Sheriff Tompkins Visits MAMH To Speak About Mental Health And Substance Abuse Care

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Sheriff Tompkins Visits MAMH To Speak About Mental Health And Substance Abuse Care

May 23, 2014

CONTACT: Peter Van Delft
(617) 704-6682



Sheriff Steven W. Tompkins (third from left) speaks before Massachusetts Association for Mental Health board members while Director of Mental Health Services at the Suffolk County Sheriff’s Department Melanie Robinson Findlay (fourth from left) and board member James Brett (second from left) look on.

Suffolk County Sheriff Steven W. Tompkins recently sat before members of the Board of Directors for the Massachusetts Association for Mental Health (MAMH) to present information about the Department’s addiction recovery and mental health programming, and also to discuss the need for more mental health care and recovery programs beyond the walls of the institution.

Speaking before an MAMH board comprised of a membership that “cuts across political parties, and includes representatives from the business, government, health, finance, legal and educational professions, including family members and consumers united in the desire to promote dignity, independence and community based services for people with mental illnesses and their families,” Sheriff Tompkins provided a sobering snapshot of the population that exists within the Suffolk County House of Correction and Nashua Street Jail.

“In Suffolk County, 85% of the inmates in our custody are committed for drug and alcohol related offenses,” said Sheriff Tompkins. “Approximately 42% of Suffolk County inmates present with some form of mental illness that ranges from mild personality disorder to major mental illness. Of that number, approximately 26% suffer from a major mental illness. The percentage of mental illness diagnosed in female inmates is approximately 36% higher than in male inmates, and many males and females in our care have co–occurring mental health and substance abuse disorders.”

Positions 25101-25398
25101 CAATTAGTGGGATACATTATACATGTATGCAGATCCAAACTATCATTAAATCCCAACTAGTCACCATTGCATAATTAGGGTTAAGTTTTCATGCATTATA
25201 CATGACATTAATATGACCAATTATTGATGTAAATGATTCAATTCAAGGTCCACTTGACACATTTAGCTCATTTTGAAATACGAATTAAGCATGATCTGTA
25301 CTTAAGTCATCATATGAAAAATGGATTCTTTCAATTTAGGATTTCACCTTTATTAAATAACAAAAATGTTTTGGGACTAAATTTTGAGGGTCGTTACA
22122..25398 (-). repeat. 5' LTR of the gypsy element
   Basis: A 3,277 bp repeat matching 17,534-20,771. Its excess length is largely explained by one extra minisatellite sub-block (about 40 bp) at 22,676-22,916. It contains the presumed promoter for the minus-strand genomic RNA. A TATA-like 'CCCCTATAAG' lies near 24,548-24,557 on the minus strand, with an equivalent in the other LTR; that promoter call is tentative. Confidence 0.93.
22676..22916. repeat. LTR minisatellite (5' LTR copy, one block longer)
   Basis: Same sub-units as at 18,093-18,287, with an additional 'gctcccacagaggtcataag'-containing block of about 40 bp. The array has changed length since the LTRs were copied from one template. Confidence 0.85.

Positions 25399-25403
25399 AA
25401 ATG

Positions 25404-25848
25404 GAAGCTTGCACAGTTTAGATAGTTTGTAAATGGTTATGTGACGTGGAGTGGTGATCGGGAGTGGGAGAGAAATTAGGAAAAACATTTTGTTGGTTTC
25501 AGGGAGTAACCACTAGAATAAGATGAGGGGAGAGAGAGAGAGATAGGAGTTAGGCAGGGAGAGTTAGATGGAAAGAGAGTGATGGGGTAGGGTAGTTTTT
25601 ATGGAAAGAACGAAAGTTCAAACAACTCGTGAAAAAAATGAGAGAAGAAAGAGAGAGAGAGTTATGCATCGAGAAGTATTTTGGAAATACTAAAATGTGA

Expounding on the Department’s efforts to mitigate the challenges posed by this chronically underserved community, Sheriff Tompkins spoke about the correlation between limited programs externally and the size of the population internally.

“We do our best with the limited resources that we have available to try and manage the complexities of a corrections profession overburdened with people in need who would be best served outside in the community than behind the walls of our institutions,” said Sheriff Tompkins.

“This isn’t to say that none of these individuals belong with us,” he continued. “But, there are far too many people locked inside our facilities who might never have found their way to us if they had been enrolled in comprehensive addiction rehabilitation services in the community, or if they were being properly cared for with appropriate psychiatric services or even, in some cases, merely being prescribed the proper medication.”

The Massachusetts Association for Mental Health (MAMH) is a private, non–profit tax–exempt Massachusetts corporation based in Boston, MA and a leading voice for the creation of services for people with mental illnesses. MAMH works with individuals with mental illness and their family members or friends to help them access services, whether housing, treatment, education, employment, or health insurance. Our referrals come from the United Way of Massachusetts Bay, as well as from our network of supporters.

To learn more about the MAMH, visit:


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